So I put together the best info I could find (I find university and ag extension websites to be more accurate, though even some of these have pretty funky info) and wrote it up in one of my gardening tip sheets: How to water established trees.
Basically, water when the tree needs it. It is best to water before it shows signs of drought-stress (wilted leaves, yellowed leaves, stunted growth, and general malaise). You will get to know when your trees need water by observing them and checking the soil, a soil probe is an excellent tool for this. Moisture probes are a great concept but they break very easily, giving incorrect readings.
When you water, as with most plants, make sure the root zone gets wet, and then lay off the water until it has dried pretty well. Again, a soil probe is helpful until you are comfortable with caring for your trees. The root zone under established trees can extend approximately 2 to 4 times the diameter of the dripline. Yes, that big!
Water and nutrients are typically absorbed in the top 12 to 18 inches of soil, so again, that is where you want the water to be. If you water several times each week for 20 minutes per time, use your probe to see how far down the water is reaching. In my yard this will dampen the top inch or so. The tree’s tiny little root hairs will congregate right under the surface to absorb this water. Next time it reaches 110 degrees, those root hairs are going to be mighty hot. It would be much better for the tree to have a more extensive root structure collecting water throughout the soil and down to a depth of at least 12 inches. It won’t dry out so fast and won’t get stressed as much.
According to University of Arizona, Cooperative Extension:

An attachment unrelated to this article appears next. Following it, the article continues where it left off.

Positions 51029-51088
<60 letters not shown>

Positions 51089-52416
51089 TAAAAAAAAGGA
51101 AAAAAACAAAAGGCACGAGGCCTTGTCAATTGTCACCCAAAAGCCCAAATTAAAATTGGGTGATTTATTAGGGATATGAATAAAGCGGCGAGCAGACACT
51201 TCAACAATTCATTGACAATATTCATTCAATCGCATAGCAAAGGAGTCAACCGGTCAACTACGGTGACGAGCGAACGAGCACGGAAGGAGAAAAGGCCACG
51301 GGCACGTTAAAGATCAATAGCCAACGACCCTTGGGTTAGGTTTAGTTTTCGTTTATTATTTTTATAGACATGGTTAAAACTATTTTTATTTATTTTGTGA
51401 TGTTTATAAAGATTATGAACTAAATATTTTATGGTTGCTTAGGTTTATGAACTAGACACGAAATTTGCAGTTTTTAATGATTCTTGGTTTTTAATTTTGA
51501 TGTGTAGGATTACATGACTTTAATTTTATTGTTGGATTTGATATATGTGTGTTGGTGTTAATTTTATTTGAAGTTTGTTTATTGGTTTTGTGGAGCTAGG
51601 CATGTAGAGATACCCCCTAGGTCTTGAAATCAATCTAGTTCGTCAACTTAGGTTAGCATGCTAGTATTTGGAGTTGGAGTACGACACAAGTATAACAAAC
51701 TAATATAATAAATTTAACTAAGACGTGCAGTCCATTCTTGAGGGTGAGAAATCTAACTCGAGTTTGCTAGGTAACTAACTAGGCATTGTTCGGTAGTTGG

“The soil surrounding the plant’s roots, called the “root zone,” serves as a storage tank from which the plant draws moisture and nutrients. Most trees and shrubs shed rain water to the “drip line,” much like an umbrella. The most active water absorption area is at the drip line and beyond, not close to the trunk. This is where you should water. Most of the roots spread 1 12 to 4 times as wide as the plant’s canopy.”
Mulch is a great way to save water but make sure that the water penetrates the soil below, otherwise the roots will just grow in the mulch – a bad thing! And please keep the mulch away from the trunk of the tree. First of all this provides nasty micro-organisms a perfect place to grow and live and enter the tree. Second, it encourages lots of root growth near the trunk that can ultimately girdle and strangle the tree.
The type of tree really matters, too. Native evergreen oaks go dormant in summer and all you get by watering them during the heat is the likelihood of causing root rot. Native trees that grow in wet riparian areas, like alders, cottonwoods, willows and even sycamores, need water all year. Water deep and occasionally. Sometimes older riparian trees have tapped into deep underground sources and don’t need supplemental water; however, we have pumped so much ground water out that this is not common. Nevertheless, if you have an old tree that seems to be doing fine on its own, don’t mess with success.
Finally, remember that watering newly planted trees, for the first five years or so, is not at all the same as watering established trees. They usually have undersized root systems and therefore need to be watered often, though constantly soggy soil will starve the roots of oxygen even for these plants. The tips on the attached sheet apply to established trees, whose roots typically extend beyond the dripline.
Healthy Roots and Healthy Treesby J.M. Sillick and W.R. Jacobi 1 (3/09)
Mulch and Planting Depth Affect Live Oak Establishment, University of Florida
Mulch can damage trees, University of Florida
Picture of tree roots
How to water your tree, Vacaville Tree Foundation
Watering Shade Trees, Missouri Department of Conservation
|Magnificent old oak at Chino Basin Water Conservation District. Picture was taken in 2007. Notice that mulch
is allowed to accumulate beneath the tree. Hopefully it is not receiving any supplemental irrigation.